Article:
This technique is great to discuss an issue that is on your mind. For instance, your partner arrives late for your date and you feel angry and disappointed. For a positive outcome of the conversation follow these four steps:
Observation ≠ Interpretation/Evaluation
Firstly, try to communicate your observations without labeling or interpreting them. In the case of your date arriving late, it is just that: he is late. Your interpretation may be that the date (or you) doesn’t mean a great deal to him or that other that someone else was more important. So rather than buying into your interpretation, you could simply say “I realize you were late for our date”. This is a factual observation without any evaluation.
Feelings ≠ Thoughts
Secondly, it is important that you communicate your feelings. An argument often develops from hidden emotions. Make sure you understand your emotions and express them in a non-judgmental way. In the case of a late arrival of your date, you could say “I am feeling annoyed”, or “I am bothered by this because it makes me wonder whether you are looking forward to spending time with me”.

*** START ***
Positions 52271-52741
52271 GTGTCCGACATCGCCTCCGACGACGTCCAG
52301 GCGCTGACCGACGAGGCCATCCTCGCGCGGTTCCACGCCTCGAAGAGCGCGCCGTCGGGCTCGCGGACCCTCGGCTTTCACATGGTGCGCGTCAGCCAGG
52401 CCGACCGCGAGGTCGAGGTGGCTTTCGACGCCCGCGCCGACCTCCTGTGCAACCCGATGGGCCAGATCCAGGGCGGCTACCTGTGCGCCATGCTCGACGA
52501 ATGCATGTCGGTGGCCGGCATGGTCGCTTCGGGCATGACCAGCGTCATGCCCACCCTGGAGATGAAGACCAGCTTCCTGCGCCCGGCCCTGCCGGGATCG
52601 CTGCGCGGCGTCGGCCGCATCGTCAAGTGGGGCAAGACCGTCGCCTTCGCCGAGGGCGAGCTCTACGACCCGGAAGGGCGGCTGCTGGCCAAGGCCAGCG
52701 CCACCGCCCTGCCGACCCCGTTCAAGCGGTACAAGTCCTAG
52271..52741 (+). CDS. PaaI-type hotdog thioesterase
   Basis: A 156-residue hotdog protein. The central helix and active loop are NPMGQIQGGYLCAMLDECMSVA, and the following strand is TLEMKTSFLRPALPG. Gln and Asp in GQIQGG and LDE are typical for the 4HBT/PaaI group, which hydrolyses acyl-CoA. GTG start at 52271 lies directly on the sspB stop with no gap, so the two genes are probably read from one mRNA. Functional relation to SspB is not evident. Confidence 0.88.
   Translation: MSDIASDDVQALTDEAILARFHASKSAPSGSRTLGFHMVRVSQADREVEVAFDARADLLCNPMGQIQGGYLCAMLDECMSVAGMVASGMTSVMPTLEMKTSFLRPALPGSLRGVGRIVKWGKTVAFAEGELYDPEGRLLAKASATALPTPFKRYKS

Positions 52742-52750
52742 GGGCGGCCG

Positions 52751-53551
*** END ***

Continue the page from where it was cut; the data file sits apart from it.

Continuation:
Need ≠ Strategy
Thirdly, you need to understand and express what our needs are. In doing so you give your partner the chance to decide whether he can and wants to meet them. For instance, you could say: “I would like to be treated with consideration and I would like to feel important to you“.
Request ≠ Demand
The fourth step is to make a clear request. What does your partner have to do for you to feel that your needs have been met? You could simply say: “That is why I ask you to arrive at the agreed time”.
The four step process is, as Rosenberg (2003) puts it, “simple but not easy” and it will take some time to get your head around it. It may feel weird at first, but you will find that your communication becomes a lot clearer. You are accepting your partner with all their flaws and asking them in a nonviolent way for what you need in order to be happy.
To learn more about nonviolent communication watch this entertaining but smart 12minute video or check out the book recommendations at the end of this article: